Overhauling the Curriculum

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  • TEMPO.CO, Jakarta - The instruction from President Joko Widodo for Minister of Education and Culture Nadiem Makarim to completely overhaul the curriculum has the potential to weaken our education system. The problem is that Jokowi is pushing for improvements to the curriculum simply to bring school leavers into line with the demands of business and industry.

    It is undeniable that the curriculum and the teaching methodology in our schools have problems. Therefore, there must be improvements to the curriculum. But the initiative to overhaul the curriculum must be based on a thorough study of the problems of education and a deep understanding of the aims of developing Indonesian human resources in the long term.

    On elementary school benches, children have their heads stuffed with subjects and tasks that sometimes seem to have little benefit. On average, children at elementary schools in Indonesia study twice as many subjects as children in developed countries such as the United States or Japan.

    For decades, teaching methodology in schools has emphasized the importance of rote learning over understanding, following orders without allowing any discussion and bringing about uniformity of understanding rather than optimizing the potential of every child. Although some of these problems were addressed in the 2013 curriculum, the preparedness of teachers is still an issue. And schools have recently been focusing on indoctrination about a narrow definition of piety, ideology, and nationalism.

    This type of curriculum and pedagogy needs to be corrected. But the curriculum should not be overhauled simply to meet the needs of the industry. And the government should not be trapped in the narrowly-defined concept of link and match at a time when the business world needs school graduates who are ready to work.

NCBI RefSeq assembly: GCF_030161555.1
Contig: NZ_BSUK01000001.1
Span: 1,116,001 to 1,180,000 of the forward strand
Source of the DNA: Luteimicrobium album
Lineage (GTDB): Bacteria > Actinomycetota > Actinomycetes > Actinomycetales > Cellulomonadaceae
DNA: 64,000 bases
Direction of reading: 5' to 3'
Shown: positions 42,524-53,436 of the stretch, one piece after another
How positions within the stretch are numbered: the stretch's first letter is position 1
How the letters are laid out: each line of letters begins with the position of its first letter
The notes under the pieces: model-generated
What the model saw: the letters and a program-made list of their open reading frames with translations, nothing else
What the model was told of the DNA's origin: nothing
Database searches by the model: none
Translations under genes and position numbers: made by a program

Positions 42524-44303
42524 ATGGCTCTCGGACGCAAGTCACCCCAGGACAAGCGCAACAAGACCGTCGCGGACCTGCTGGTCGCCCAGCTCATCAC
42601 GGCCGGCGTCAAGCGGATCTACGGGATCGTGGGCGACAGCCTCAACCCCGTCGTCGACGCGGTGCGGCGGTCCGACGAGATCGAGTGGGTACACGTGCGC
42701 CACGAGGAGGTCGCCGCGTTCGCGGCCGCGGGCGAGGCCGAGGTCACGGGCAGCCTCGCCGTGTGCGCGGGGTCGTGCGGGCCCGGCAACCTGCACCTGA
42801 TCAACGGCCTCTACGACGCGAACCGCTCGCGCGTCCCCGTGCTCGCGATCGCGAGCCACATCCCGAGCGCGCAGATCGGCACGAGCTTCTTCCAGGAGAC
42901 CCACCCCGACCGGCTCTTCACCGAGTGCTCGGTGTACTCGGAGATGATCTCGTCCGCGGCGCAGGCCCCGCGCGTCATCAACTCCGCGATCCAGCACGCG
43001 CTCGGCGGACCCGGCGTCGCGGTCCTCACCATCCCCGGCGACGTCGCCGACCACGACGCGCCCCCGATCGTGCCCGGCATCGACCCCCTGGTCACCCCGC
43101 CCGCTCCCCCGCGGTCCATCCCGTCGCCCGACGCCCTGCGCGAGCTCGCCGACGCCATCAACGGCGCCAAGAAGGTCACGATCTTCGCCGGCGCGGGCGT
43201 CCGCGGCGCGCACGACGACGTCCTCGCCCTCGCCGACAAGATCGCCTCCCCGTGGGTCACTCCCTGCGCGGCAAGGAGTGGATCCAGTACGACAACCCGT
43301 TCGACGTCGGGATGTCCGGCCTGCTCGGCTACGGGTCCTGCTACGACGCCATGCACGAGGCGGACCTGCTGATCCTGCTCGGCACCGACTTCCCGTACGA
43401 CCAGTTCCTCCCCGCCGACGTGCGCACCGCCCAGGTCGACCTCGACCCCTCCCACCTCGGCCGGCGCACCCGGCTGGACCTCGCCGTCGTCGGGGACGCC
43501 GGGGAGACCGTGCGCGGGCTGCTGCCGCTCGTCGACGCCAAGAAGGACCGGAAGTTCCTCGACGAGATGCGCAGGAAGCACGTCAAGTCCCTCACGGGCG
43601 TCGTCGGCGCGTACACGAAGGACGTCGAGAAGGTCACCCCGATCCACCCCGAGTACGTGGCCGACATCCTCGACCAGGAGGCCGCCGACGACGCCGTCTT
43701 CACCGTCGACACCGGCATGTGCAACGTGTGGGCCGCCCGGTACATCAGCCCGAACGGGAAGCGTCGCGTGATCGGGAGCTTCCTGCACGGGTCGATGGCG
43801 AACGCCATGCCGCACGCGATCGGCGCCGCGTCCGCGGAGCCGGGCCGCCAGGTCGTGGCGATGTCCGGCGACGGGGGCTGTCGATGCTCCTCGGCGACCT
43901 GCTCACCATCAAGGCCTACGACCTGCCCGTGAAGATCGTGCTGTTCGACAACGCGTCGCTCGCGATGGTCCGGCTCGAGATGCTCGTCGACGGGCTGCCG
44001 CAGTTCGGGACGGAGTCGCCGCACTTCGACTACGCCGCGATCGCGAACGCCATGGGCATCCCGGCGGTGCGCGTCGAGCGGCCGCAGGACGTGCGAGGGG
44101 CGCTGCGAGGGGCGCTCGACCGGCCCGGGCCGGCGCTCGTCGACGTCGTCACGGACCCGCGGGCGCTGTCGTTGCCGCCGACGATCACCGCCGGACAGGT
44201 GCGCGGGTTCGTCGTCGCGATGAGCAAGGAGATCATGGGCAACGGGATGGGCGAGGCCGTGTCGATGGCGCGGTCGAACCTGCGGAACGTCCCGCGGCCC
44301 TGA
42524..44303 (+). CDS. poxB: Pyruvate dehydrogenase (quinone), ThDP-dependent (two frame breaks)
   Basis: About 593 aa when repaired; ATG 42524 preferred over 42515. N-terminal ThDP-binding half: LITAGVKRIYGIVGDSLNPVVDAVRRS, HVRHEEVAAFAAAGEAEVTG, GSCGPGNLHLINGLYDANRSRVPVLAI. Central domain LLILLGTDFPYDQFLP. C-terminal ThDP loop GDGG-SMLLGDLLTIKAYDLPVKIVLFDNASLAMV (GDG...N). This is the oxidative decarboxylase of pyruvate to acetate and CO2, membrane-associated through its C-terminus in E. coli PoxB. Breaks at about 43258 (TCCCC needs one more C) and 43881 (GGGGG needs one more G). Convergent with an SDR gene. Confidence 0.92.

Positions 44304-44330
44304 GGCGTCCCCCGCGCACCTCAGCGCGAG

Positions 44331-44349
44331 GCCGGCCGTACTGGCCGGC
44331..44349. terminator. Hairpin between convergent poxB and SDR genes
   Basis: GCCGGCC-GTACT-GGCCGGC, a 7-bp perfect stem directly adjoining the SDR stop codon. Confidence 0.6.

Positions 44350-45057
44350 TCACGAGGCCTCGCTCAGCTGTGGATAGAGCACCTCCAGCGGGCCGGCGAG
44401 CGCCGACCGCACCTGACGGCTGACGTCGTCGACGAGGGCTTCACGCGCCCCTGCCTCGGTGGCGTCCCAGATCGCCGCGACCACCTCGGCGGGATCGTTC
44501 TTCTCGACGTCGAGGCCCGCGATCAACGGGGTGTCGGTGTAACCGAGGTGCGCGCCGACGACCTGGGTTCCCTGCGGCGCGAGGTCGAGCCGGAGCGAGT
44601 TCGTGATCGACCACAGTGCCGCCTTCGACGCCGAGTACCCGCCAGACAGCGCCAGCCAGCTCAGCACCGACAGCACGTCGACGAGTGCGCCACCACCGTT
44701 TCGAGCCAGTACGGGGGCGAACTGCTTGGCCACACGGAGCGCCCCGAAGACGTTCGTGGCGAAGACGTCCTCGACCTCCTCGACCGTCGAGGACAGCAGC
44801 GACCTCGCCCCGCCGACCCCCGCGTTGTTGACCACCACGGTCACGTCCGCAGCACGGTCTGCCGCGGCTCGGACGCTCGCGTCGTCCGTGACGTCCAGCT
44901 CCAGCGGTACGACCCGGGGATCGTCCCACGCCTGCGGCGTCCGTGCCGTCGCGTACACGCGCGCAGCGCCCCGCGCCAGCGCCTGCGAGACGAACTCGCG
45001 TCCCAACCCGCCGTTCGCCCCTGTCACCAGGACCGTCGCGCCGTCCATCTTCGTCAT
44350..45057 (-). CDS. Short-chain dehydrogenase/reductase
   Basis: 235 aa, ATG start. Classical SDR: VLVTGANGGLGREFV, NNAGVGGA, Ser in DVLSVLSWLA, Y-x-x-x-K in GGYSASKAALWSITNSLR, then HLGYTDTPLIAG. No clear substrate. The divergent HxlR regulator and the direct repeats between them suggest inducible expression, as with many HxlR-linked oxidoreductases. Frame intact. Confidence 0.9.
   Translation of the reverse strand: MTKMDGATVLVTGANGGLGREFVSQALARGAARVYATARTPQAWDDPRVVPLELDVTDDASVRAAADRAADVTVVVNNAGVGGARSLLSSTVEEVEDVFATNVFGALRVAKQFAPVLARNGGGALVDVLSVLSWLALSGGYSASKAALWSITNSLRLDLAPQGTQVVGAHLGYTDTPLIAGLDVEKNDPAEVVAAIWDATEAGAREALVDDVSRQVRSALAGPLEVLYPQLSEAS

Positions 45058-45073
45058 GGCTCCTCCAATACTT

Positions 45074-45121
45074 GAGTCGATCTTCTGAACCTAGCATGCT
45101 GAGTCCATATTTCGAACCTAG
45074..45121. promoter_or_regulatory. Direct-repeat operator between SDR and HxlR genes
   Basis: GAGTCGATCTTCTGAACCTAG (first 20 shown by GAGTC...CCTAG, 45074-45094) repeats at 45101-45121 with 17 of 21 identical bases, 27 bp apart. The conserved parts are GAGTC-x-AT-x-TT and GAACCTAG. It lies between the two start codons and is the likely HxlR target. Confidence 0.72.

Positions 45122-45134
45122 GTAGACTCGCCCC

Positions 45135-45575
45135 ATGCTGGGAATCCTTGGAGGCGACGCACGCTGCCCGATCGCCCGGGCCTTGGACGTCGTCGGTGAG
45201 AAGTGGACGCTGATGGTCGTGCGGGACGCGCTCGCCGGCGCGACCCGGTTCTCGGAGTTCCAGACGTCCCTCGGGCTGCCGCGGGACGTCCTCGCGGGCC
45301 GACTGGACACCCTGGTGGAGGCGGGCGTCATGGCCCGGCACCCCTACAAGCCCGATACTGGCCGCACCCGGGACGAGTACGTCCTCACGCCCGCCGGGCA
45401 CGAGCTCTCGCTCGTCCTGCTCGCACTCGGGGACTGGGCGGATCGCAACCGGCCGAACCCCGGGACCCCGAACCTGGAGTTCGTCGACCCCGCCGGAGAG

It is important to understand that schools are not simply factories to produce robots or machines ready to work in other factories. As well as producing graduates who are productive in the world of work, more importantly schools must produce complete humans: graduates who can make a positive contribution to humanity and the environment, who care about democracy and who are aware of the importance of fighting for human rights, especially those of minorities and people who have been sidelined.

    Therefore, the job of Minister Nadiem is to return Indonesian educational institutes to their main role: honing students so they are able to think critically and creatively. This way, students will be more able to understand problems, will be more innovative in seeking solutions and will be better able to face challenges and change. Rather than reviving the concept of link and match that failed in the 1990s, the government should prioritize the ending of teaching methodology that stifles freedom and creativity.

    Then, while drawing up a curriculum that can make rounded people of students, Nadiem must ensure that there is equality of opportunity for all Indonesian children to obtain a proper education. No matter how good the national curriculum, if there is no opportunity for everybody, schools and universities will only educate those who are able to pay.

    A curriculum and teaching methodology that improves children’s common sense, as well as equality of opportunity to study, will become solid foundations for resolving the many problems in this nation.

    Read the Complete Story in this Week's Edition of Tempo English Magazine